Many people in Kissimmee rely on assistance from the government to make ends meet and help them survive. No matter the reason a person needs Social Security disability benefits, any increase in the benefits can be beneficial. Periodically, the Social Security administration will increase the amount that people receive. It’s important for those who are receiving benefits or seeking benefits to keep track of the SSA news to know if and when there will be a cost-of-living adjustment, also referred to as COLA.
In January 2015, the COLA will be increased by 1.7 percent for approximately 64 million people. More than 58 million people who receive Social Security will have their benefits increased in January. SSI beneficiaries will receive their increase on the last day of December 2014.
The idea behind COLA is to ensure that those receiving benefits are able to maintain the same level of purchasing power when calculated equated with inflation. In other words, as prices on the marketplace increase, the Social Security administration tries to account for that by providing the COLA.
Whether or not there will be a COLA increase depends on the Consumer Price Index for Urban Wage Earners and Clerical Workers (CPI-W) and its level for the third quarter of the last year a COLA was given to the present. If there wasn’t an increase, then there won’t be a COLA increase. The Bureau of Labor Statistics in the Department of Labor determines the CPI-W and it is the measure that the SSA uses for the calculation of COLA.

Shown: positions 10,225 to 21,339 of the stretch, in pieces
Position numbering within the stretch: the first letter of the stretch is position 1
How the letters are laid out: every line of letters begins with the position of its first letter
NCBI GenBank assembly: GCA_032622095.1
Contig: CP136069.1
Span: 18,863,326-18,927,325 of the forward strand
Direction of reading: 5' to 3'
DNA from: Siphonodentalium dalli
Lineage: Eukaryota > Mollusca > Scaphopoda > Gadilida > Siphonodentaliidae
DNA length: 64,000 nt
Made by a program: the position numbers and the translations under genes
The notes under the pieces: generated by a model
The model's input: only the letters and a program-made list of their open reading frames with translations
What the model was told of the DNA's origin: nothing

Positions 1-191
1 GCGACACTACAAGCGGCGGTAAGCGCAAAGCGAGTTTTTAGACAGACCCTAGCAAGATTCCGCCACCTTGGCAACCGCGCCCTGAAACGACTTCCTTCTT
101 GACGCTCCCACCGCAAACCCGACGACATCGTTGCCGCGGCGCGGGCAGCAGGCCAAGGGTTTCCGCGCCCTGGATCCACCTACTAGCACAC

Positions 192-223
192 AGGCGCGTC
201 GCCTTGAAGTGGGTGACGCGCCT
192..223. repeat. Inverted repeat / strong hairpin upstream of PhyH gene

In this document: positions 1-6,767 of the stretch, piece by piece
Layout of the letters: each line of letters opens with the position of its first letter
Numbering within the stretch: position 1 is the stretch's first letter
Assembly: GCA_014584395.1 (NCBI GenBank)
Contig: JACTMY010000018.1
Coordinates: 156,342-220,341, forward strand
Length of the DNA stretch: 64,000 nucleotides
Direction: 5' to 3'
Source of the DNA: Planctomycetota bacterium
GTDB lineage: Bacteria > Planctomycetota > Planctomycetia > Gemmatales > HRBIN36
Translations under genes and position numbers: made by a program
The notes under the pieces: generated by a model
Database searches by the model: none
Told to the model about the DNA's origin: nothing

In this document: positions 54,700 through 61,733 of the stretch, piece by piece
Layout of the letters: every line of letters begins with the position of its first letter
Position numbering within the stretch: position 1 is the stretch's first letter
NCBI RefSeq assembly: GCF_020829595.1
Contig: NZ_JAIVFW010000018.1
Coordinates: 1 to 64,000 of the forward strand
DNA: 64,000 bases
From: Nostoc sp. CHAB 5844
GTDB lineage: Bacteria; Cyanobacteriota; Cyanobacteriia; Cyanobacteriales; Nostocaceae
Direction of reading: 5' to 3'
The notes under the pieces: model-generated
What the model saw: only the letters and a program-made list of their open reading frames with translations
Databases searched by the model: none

The COLA is only one aspect of SSD information that can be confusing to recipients and those who are seeking benefits. Because the amount of money received is often the only means of income that a person who has injuries or illness will have, the amount can be important. When there are questions surrounding various factors under current discussion with the Social Security Administration, getting assistance from a qualified legal professional can be useful.
Source: SSA.gov, “Cost-Of-Living Adjustment (COLA) Information for 2015,” accessed on Dec. 22, 2014